Electronic device with millimeter wave antennas
An electronic device may be provided with wireless circuitry. The wireless circuitry may include one or more antennas. The antennas may include phased antenna arrays each of which includes multiple antenna elements. Phased antenna arrays may be mounted along edges of a housing for the electronic device, behind a dielectric window such as a dielectric logo window in the housing, in alignment with dielectric housing portions at corners of the housing, or elsewhere in the electronic device. A phased antenna array may include arrays of patch antenna elements on dielectric layers separated by a ground layer. A baseband processor may distribute wireless signals to the phased antenna arrays at intermediate frequencies over intermediate frequency signal paths. Transceiver circuits at the phased antenna arrays may include upconverters and downconverters coupled to the intermediate frequency signal paths.
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This application is a continuation of patent application Ser. No. 15/499,745, filed on Apr. 27, 2017, which is a continuation of patent application Ser. No. 15/097,868, filed on Apr. 13, 2016, which claims the benefit of provisional patent application No. 62/149,430, filed Apr. 17, 2015, which are incorporated by reference herein in their entireties.BACKGROUND
This relates generally to electronic devices and, more particularly, to electronic devices with wireless communications circuitry.
Electronic devices often include wireless communications circuitry. For example, cellular telephones, computers, and other devices often contain antennas and wireless transceivers for supporting wireless communications.
It may be desirable to support wireless communications in millimeter wave communications bands. Millimeter wave communications, which are sometimes referred to as extremely high frequency (EHF) communications, involve communications at frequencies of about 10-400 GHz. Operation at these frequencies may support high bandwidths, but may raise significant challenges. For example, millimeter wave communications are typically line-of-sight communications and can be characterized by substantial attenuation during signal propagation.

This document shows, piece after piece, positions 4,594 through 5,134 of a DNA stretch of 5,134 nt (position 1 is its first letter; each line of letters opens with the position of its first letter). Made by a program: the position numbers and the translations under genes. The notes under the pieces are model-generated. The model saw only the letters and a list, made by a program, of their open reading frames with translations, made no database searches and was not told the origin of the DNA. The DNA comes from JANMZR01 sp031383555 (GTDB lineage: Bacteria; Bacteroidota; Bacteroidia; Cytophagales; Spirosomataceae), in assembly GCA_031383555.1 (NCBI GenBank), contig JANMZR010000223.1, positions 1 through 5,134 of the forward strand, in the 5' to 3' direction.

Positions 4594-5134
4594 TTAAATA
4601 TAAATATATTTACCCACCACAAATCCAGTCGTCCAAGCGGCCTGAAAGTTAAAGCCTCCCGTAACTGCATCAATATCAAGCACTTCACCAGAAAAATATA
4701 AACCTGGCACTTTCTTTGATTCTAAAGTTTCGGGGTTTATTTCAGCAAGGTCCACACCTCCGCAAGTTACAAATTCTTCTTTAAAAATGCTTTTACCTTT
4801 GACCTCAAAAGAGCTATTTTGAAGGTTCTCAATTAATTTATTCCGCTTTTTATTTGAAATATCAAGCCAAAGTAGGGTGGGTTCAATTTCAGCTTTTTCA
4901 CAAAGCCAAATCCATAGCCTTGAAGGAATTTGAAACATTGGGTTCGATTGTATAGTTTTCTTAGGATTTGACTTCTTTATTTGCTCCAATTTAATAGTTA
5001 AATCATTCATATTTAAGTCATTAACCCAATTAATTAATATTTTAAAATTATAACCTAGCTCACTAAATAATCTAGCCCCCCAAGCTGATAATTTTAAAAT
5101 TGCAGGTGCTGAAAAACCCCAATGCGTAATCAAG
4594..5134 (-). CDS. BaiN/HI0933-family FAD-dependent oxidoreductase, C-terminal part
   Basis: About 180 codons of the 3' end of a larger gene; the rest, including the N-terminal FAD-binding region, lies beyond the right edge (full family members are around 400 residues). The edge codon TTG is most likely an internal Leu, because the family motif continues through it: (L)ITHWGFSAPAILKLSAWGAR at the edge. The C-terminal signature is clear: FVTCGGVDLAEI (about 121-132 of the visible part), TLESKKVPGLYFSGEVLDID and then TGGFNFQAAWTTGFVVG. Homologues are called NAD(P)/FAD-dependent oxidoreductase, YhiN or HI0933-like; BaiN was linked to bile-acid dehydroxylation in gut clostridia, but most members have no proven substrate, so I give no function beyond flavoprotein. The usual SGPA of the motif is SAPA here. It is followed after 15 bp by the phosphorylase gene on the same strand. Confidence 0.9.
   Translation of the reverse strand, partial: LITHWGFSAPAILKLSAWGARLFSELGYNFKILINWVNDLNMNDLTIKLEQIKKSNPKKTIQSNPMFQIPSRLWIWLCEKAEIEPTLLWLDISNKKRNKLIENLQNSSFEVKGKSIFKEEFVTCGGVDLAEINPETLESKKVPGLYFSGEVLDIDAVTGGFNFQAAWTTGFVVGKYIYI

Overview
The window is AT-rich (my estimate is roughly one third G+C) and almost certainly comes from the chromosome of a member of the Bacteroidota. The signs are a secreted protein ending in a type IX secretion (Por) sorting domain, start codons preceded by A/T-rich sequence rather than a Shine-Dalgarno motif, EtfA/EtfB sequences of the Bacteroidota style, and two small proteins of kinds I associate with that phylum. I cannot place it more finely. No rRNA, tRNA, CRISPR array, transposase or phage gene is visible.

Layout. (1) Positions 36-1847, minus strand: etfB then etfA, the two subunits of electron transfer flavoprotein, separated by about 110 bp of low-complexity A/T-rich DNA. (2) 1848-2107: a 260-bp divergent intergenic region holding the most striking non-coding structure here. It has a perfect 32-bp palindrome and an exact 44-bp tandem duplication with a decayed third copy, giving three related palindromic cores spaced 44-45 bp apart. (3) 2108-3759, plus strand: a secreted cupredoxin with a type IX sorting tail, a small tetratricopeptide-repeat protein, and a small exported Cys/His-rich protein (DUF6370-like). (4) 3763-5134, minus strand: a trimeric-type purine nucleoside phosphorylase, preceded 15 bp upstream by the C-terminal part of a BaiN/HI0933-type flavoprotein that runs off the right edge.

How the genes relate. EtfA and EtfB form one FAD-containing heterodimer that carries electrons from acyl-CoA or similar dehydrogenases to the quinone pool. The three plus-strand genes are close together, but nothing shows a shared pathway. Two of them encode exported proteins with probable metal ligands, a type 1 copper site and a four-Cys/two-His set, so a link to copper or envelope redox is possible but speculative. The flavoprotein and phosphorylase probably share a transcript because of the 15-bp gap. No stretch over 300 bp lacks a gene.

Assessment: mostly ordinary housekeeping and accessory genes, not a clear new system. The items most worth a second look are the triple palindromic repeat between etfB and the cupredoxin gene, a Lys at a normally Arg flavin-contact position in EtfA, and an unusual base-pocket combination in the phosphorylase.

It would therefore be desirable to be able to provide electronic devices with improved wireless communications circuitry such as communications circuitry that supports millimeter wave communications.SUMMARY
An electronic device may be provided with wireless circuitry. The wireless circuitry may include one or more antennas. The antennas may include phased antenna arrays each of which includes multiple antenna elements. The phased antenna arrays may be used to handle millimeter wave wireless communications and may perform beam steering operations.
Phased antenna arrays may be mounted along edges of a housing for the electronic device, behind a dielectric logo or other antenna window in a rear face of the housing, may be mounted in alignment with dielectric housing portions at corners of a housing, or may be incorporated elsewhere in an electronic device. A baseband processor may distribute wireless signals to the phased antenna arrays at intermediate frequencies over intermediate frequency signal paths. Transceiver circuits at the phased antenna arrays may include upconverters and downconverters coupled to the intermediate frequency signal paths. This arrangement allows path losses to be minimized by distributing signals to the phased antenna arrays at intermediate frequencies and locally converting the intermediate frequency signals to radio-frequency signals for the antennas.
A phased antenna array may include one or more arrays of patch antenna elements. With one suitable arrangement, a phased antenna array may have first and second patch antenna arrays supported by dielectric layers that are separated by an interposed ground layer. Transceiver circuit components may be mounted to one of the dielectric layers to form an integral antenna array and transceiver circuit module. This type of phased antenna array may be mounted at the corners of an electronic device housing and may operate through the front and rear surfaces of the device.
An electronic device such as electronic device 10 of